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Byron Shire
April 21, 2021

In the theatre of the hard sell – real estate in the bubble

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Richard Hil

Have you noticed how real estate agents have taken to sending out lengthy missives on all things apart from real estate? I’ve just received one via email. It’s full of recipes, gardening tips, exercise regimes, and commentary on the climate emergency. I was also invited to click on a video ‘wrap up’ of the current state of the property market and a story about a commendable bloke strongly opposed to shark nets.

Is it just me, or do you get irked by this sort of attempted ingratiation? After all, if I’m about to buy some fish and chips I don’t expect to receive a homily on Pope Francis’s episcopal or how to tip prune late-winter flowering shrubs. Welcome though such information might be – no doubt lubricating the conversational wheels – they can also feel out of place, unnecessary props in the theatre of the hard sell.

It’s like when someone is trying to sell you a house that you know you can’t afford and you get festooned with visions of renovated splendour – never mind that the cost of fixing up your pricey dump would plunge you into intergenerational poverty.

So, what’s going on here in the brave new world of real estate? Are the missives a symptom of desperation, or simply a clever ploy at relationship building? Maybe real estate agents are just nice people, who knows? I like the ones I’m dealing with.

But the world has changed. Thanks to COVID-19, the property market is in a dithery state right now, with some inner-city residences plummeting in value. On the other hand, the Byron Shire property market is like the Wild West, with prospective buyers obsessively surveying websites for that elusive bargain. The problem is that there aren’t many bargains to be had. Everything is being snapped up. Houses that would normally attract the attentions of a wrecking ball are being sold for ludicrous amounts. Anything with a roof is being flogged off, most often to big smoke fossickers. I’m told that the market is ‘spiking’ which is code for mayhem.

Time to get me a fixer-upper…

Get me a fixer-upper

My modest little weatherboard (or what my mum would refer to as a shed) has been the subject of this madness too. I was receiving offers that made my head spin. I could feel the ruthless capitalist instinct stirring within. The hidden hand of the market was having its way with me. But I’m not the only one. Perfectly sensible and committed progressives suddenly abandon all principle as they bludgeon competitors for that fixer upper. Previous reticence around financial matters is swept aside by boastful claims of huge profits derived from an ‘astute’ sale or purchase. Howls of joy can be heard as the corks are popped – it’s wild stuff. Few of us – at least those ‘in’ the market – are immune from such lapses, but I welcome being jolted back to a state of semi-decency by friends who can barely pay their rent.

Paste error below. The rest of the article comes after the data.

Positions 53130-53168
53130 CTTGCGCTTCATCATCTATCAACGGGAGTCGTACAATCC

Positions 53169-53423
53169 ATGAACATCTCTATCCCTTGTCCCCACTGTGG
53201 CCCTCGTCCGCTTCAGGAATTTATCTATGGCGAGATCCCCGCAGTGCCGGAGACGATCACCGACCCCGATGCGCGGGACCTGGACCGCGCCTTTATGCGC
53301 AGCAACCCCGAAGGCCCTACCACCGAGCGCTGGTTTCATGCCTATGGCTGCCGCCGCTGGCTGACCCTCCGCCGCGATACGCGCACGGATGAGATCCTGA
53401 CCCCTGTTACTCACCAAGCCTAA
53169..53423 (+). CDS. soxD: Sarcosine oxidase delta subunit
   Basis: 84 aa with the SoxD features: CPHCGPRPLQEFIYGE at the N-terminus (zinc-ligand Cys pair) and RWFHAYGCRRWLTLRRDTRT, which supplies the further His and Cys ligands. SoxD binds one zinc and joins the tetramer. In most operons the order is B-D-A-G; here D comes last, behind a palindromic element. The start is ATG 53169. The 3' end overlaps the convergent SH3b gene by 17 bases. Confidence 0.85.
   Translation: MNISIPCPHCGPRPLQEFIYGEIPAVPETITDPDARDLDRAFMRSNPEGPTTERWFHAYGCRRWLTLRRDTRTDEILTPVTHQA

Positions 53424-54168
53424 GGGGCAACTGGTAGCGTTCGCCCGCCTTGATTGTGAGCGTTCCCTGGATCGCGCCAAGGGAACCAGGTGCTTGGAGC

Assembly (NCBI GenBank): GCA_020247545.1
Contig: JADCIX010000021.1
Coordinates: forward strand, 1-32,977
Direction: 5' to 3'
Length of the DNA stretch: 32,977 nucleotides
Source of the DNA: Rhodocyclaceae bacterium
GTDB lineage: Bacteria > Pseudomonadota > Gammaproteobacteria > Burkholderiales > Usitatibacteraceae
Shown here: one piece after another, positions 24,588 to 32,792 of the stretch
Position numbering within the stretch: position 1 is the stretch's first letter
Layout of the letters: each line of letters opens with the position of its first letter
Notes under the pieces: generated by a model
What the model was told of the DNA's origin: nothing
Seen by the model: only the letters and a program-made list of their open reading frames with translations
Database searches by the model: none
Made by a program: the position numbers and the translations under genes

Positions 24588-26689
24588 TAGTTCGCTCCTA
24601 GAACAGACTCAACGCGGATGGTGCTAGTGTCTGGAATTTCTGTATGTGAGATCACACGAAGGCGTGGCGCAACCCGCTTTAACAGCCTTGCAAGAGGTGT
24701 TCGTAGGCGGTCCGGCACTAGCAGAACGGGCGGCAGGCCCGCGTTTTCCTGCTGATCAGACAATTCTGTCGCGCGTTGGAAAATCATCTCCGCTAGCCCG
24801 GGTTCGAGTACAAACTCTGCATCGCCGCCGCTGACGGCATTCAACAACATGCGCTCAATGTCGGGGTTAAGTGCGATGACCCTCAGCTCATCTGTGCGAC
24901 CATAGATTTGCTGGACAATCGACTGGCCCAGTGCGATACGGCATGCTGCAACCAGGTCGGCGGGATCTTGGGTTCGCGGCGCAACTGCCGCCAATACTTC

The affordability joke

Getting into the market is hard – just ask young people, the marginalised, the precariat, etc. While some of us relish our good fortune, or take on the burden of debt enslavement, the housing precariat don’t even get a look in. Many young people have been exiled forever. Even if they can borrow from mum and dad to scrape together a deposit, the offerings in Legoland are meagre. The tiniest ticky-tacky boxes in Sydney or Melbourne are inordinately exsy. And as for Byron Bay, forget it. Let’s face it, what passes for ‘affordable’ these days is a sick joke – Byron/Mullum, anywhere in the Shire, included. Those diminutive abodes crammed into residential blocks will set you back half a million or more. It’s a return to the long-standing tradition of housing lesser mortals into tiny spaces, as opposed to the rich folks who, of course, require vast estates to accommodate their inflated egos. I witnessed this phenomenon when, as a kid, I’d walk past working-class houses where the front door led straight onto the street – no sign of defensible space there! Why is it, I’d wonder, that poor people only live in tiny cubes? It took sociology 101 to sort that one out.

But back to me-in-Mullum. Like countless others I traverse realestate.com and Domain in search of something remotely affordable. There’s not much out there these days other than brick and tiles on the floodplain. The middle classes have already fled to the hills, spooked by floods, and the rest of us are kinda stuck. I’m really not complaining, but it does seem odd to be relatively cashed up and stranded because house prices have gone stratospheric. I’m a superannuated retiree who, in purchasing a property in Mullum a few years back, has done rather well – on paper at least. But I have contributed to the current housing affordability fiasco by being prepared to pay the asking price for what was then a dilapidated wooden bunker. When I put this proposition – that it’s not just negative gearing and Howard’s fiscal policies that are to blame for high housing prices – my cashed-up friends respond with horror, accusing me of analytical idiocy.

I suppose, to some extent, it all comes down to how the almighty dollar shapes our choices; for the cashed-up it’s getting that view, for the precariat it’s a roof. So rather than being groomed by real estate agents, I’d like to know how we can make our domiciliary nests truly affordable, how we can lower house prices, stop the colonising influence of Airbnb and backyard granny flats, and invest massively in more social housing. The market is us; there’s nothing hidden about it. Give the market enough rope and it’ll hang us all – apart from the rich, of course.

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